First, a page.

The City did not have just cause to issue the 10-hour suspension.  The accidental discharge was not a second offense.  It was a violation of a different subsection of the firearms policy, DM-0704.  A 10-hour suspension is the maximum penalty expressed in the negotiated Code of Conduct progressive discipline matrix.  Other officers had had accidental discharges but were given lesser penalties than ten hour suspensions.  The Grievant should have been given the minimum penalty set forth in the discipline matrix, a Letter of Reprimand.  Moreover, even if the offense is determined to be a second offense, the Grievant should have been issued a Written Reprimand, the minimum penalty and not a 10-hour suspension, the maximum penalty. The grievance should be sustained.


                The Grievant’s contention that the accidental discharge was not a second offense but a first offense was not supported by the evidence record.  Though the two offenses were technically violations of different “subsections”, they were both violations of the same Departmental Policy relative to the handling or mishandling of Firearms / Rifles DM-0704.  

            The negotiated Code of Conduct with the progressive discipline matrix serves as a general guide to how various types of misconduct will be classified and the specifies the minimum and maximum penalty for the various classes of misconduct (Jt-1 pp. 43-56).  The Code of Conduct is a general guide in that it does not address unique situations.  Implicit in the Code of Conduct is that the Police Chief, using the guidelines expressed in the Code of Conduct has the authority to use his/her discretion to determine the classification of the misconduct.  In addition, the progressive discipline matrix recognizes that the Police Chief has the authority to use his discretion in determining whether the offense warrants the minimum or maximum discipline for the misconduct.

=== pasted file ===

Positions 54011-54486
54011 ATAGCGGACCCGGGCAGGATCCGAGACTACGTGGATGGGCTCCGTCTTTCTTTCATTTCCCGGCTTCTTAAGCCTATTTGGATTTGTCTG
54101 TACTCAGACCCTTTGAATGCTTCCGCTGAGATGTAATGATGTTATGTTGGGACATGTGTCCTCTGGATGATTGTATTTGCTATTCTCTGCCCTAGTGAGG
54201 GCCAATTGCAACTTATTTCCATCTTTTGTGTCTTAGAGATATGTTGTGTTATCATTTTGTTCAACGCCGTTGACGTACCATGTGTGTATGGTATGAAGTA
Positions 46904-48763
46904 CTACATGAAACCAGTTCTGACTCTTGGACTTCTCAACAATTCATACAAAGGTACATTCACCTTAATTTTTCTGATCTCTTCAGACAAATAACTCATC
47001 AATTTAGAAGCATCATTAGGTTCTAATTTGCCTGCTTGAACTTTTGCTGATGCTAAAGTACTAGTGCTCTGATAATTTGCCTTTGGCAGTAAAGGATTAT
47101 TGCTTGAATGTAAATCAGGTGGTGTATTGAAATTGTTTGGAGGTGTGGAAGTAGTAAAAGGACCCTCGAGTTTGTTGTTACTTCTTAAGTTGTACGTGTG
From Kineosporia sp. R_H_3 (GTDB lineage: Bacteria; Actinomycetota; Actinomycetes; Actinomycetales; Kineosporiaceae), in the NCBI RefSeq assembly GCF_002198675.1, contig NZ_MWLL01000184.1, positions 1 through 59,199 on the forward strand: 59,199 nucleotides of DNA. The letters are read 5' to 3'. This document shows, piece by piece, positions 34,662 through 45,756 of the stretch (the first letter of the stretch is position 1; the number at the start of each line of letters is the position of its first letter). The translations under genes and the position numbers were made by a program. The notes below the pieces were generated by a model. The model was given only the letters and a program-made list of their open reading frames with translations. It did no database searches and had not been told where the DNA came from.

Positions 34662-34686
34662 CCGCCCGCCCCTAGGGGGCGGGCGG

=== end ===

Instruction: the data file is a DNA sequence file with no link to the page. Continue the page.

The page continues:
The Grievant acknowledged that the accidental discharge of her rifle was an even more serious matter that the first offense of misplacing her rifle.  She testified that the accidental discharge was “a Class 2 Offense” but she did believe her action warranted the maximum penalty for a Class 2 Offense.  She contended that other officer had accidental discharges of their rifles and did receive the maximum penalty that goes with a Class 2 Offense (Tr. p. 162). 

            The evidence record did support the Grievant’s contention. The other officers that had accidental discharges were members of a SWAT involved in tactical operations.  In situations like that, they are expected, required to have a round in the chamber of their rifles.   In the Grievant’s situation, there was no justifiable reason for a round to be in the chamber of her rifle at the time of accidental discharge. 

            For the reasons discussed in the foregoing, it is the decision of the Arbitrator that the City had just cause to give the Grievant a ten-hour suspension.  The grievance is denied.



            The Grievance is denied.  The City had just cause to give the Grievant, Officer Shannon DeLugo a ten-hour suspension.



Date: ________________________________           ______________________________

                                                                                    C. ALLEN POOL, Arbitrator